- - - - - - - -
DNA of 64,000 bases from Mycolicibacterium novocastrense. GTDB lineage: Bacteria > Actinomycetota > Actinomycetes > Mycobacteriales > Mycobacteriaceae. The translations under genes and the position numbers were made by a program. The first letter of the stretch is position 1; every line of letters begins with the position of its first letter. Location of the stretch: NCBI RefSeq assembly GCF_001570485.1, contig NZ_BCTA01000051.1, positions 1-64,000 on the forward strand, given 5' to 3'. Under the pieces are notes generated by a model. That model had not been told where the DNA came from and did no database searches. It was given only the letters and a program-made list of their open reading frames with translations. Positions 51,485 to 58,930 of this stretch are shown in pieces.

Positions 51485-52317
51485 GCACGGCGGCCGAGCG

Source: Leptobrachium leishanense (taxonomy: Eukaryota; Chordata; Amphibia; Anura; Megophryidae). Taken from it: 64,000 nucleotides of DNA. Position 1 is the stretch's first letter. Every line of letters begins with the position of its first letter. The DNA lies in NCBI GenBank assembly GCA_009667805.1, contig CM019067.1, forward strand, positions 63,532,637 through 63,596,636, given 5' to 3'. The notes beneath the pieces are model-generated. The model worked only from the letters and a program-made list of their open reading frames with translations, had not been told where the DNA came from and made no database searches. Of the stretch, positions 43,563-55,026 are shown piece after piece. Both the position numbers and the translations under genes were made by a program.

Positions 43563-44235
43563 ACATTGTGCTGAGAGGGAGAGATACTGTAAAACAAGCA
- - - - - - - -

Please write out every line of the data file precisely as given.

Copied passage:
DNA of 64,000 bases from Mycolicibacterium novocastrense. GTDB lineage: Bacteria > Actinomycetota > Actinomycetes > Mycobacteriales > Mycobacteriaceae. The translations under genes and the position numbers were made by a program. The first letter of the stretch is position 1; every line of letters begins with the position of its first letter. Location of the stretch: NCBI RefSeq assembly GCF_001570485.1, contig NZ_BCTA01000051.1, positions 1-64,000 on the forward strand, given 5' to 3'. Under the pieces are notes generated by a model. That model had not been told where the DNA came from and did no database searches. It was given only the letters and a program-made list of their open reading frames with translations. Positions 51,485 to 58,930 of this stretch are shown in pieces.

Positions 51485-52317
51485 GCACGGCGGCCGAGCG

Source: Leptobrachium leishanense (taxonomy: Eukaryota; Chordata; Amphibia; Anura; Megophryidae). Taken from it: 64,000 nucleotides of DNA. Position 1 is the stretch's first letter. Every line of letters begins with the position of its first letter. The DNA lies in NCBI GenBank assembly GCA_009667805.1, contig CM019067.1, forward strand, positions 63,532,637 through 63,596,636, given 5' to 3'. The notes beneath the pieces are model-generated. The model worked only from the letters and a program-made list of their open reading frames with translations, had not been told where the DNA came from and made no database searches. Of the stretch, positions 43,563-55,026 are shown piece after piece. Both the position numbers and the translations under genes were made by a program.

Positions 43563-44235
43563 ACATTGTGCTGAGAGGGAGAGATACTGTAAAACAAGCA